What I am referring to is academic and mechanical, but important.  The Fed bought almost $4 trillion of treasury and mortgage bonds with money that did not exist from 2009-2015 (QE 1, 2, and 3).  They are NOT now selling those bonds; but when they mature, rather than reinvesting the proceeds, they are letting them "roll off" (a backdoor way of removing excess reserves from the system, or put differently, reducing liquidity in the economy).

I do not know if the Fed will stick to its statement yesterday that they are unfazed in their intentions to continue tightening (roughly $50 billion per month).  Past Fed chairmen blinked several times when it came to (a) Not doing a further Quantitative Easing (2010, again 2011); (b) The timing of tapering off Quantitative Easing (2013); (c) The rate of reducing that balance sheet (2016).  So the precedent has been wavering on this policy lever in favor of dovishness, which may be why markets particularly disliked Chairman Powell's apparent resolve to stay this course.

The Advice and Insights podcast is dedicated to this topic, by the way [xxxxxxxxxxxx enter link or embed]

Asset allocation rears its beautiful head

What can one say about a 14% market drop from peak-to-trough in the broad U.S. equity index?  Well, U.S. treasury bonds have risen in value about 5% in that same period, restoring for the first time all year the more conventional inverse relationship between stocks and bonds.  As I mentioned earlier, alternatives have largely done great well in this period, certainly on a relative basis, and often on an absolute basis as well.

This chart will mean a lot more to me when the year officially ends, but who would have guessed earlier in the year that all of a sudden with one week left in the year bank loans, muni bonds, mortgage bonds, and treasuries would all be in slight positive territory, leading the pack, with the S&P at the bottom?  And take heed!  The same people who are now saying "why own stocks?" were the ones earlier in the year saying "why own bonds?"  Asset allocation driven by what is most popular or sentimentally strong in the recent past is not asset allocation; it is destruction waiting to happen.  Sensible, professional, adult, responsible asset allocation is driven by the humility of not knowing which asset class will pop next, and the acknowledgment that various asset classes contain unique blends of risk and reward outcomes.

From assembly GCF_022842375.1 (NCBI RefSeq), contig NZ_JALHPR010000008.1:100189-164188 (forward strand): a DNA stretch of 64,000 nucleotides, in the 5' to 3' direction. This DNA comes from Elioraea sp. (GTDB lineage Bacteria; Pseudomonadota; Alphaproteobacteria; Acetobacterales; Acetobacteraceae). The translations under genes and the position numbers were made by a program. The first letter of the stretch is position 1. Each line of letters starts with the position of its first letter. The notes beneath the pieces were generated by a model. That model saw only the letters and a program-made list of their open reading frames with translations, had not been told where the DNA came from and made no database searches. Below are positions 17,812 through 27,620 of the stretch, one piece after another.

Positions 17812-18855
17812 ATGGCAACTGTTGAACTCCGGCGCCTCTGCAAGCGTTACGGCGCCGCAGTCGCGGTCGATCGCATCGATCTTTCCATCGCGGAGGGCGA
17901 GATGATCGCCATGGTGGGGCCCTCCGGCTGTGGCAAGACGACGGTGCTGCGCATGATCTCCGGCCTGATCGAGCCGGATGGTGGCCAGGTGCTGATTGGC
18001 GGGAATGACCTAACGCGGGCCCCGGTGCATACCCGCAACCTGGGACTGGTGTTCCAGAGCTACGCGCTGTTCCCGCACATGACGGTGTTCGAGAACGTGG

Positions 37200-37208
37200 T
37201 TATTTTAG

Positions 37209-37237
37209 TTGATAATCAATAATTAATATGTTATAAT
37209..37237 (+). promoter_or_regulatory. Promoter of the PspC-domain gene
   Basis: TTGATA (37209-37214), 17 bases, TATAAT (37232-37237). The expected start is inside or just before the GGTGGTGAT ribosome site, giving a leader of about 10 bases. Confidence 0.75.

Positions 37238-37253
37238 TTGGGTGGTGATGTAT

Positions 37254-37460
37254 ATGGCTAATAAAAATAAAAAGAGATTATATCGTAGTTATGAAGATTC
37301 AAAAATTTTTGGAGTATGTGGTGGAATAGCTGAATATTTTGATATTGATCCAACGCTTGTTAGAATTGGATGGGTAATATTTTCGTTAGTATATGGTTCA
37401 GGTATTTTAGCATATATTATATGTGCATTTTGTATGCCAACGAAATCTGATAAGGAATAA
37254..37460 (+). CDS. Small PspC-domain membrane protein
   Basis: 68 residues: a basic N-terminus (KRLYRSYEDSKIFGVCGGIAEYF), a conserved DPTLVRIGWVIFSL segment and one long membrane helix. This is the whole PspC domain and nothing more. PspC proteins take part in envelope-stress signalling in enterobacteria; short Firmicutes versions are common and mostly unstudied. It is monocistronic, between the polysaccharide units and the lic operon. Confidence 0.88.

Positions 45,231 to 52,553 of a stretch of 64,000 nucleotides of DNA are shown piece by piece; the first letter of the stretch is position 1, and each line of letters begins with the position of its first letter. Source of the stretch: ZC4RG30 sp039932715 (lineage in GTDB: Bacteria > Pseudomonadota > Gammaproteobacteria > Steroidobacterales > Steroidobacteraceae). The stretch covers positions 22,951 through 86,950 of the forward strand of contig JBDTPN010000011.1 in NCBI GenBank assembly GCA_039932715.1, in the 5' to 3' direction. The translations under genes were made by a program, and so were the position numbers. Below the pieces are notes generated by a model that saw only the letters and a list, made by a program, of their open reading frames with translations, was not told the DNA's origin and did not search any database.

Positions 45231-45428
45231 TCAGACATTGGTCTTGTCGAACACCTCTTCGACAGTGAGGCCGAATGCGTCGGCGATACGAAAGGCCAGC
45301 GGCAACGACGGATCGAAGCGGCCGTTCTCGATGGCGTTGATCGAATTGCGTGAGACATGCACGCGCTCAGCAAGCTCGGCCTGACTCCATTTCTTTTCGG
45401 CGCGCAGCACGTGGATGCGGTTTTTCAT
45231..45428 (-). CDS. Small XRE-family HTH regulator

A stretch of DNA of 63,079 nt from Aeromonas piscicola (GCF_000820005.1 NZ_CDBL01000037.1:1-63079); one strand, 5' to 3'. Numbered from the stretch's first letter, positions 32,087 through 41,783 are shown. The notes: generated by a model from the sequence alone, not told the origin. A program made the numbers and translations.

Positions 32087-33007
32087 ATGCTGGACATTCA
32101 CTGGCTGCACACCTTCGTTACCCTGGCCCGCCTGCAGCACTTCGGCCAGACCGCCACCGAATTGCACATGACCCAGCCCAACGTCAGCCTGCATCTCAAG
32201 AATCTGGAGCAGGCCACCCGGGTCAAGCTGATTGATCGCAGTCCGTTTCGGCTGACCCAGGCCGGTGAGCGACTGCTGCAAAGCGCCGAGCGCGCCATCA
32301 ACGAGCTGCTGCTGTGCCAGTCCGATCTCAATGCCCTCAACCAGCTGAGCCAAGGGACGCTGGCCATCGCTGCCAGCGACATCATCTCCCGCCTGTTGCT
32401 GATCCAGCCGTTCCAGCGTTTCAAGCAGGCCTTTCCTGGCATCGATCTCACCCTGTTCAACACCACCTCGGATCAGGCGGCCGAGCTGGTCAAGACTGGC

Click here to view the table.

The bright side

Equity investors should be entering 2019 with these facts front-and-center:

  • There are few fundamentals investors can point to that justify the recent sell-off.  The sentiment's southbound turn is explained in the two-headed monster of the trade war and Fed tightening, but fundamentally, until proven otherwise, economic growth is continuing to expand, and corporate earnings are incredibly robust while balance sheets are flush with cash.  A fear-driven run on equities is categorically different than a reversal of fundamental strength.  That is unhelpful when one cannot time the reversion to fundamentals from fear, but history has not been kind to those who capitulate to the emotions of other investors vs. the fundamentals of the market or their individual holdings.
  • Oil prices are inherently unpredictable, but on a supply-demand basis, not to mention other geopolitical factors, are likely near a bottom.  Oil prices do not need to be high to help the economy; in fact, that can be a significant negative as they are an input cost for both consumers and producers.  However, they do need to be not collapsing, as that creates distress in the bond market, for banks, for capital expenditures, and for global growth sentiment.  Goldilocks is likely about $50-60/barrel, where fear of $35 is not on the table, but consumers are not absorbing $75.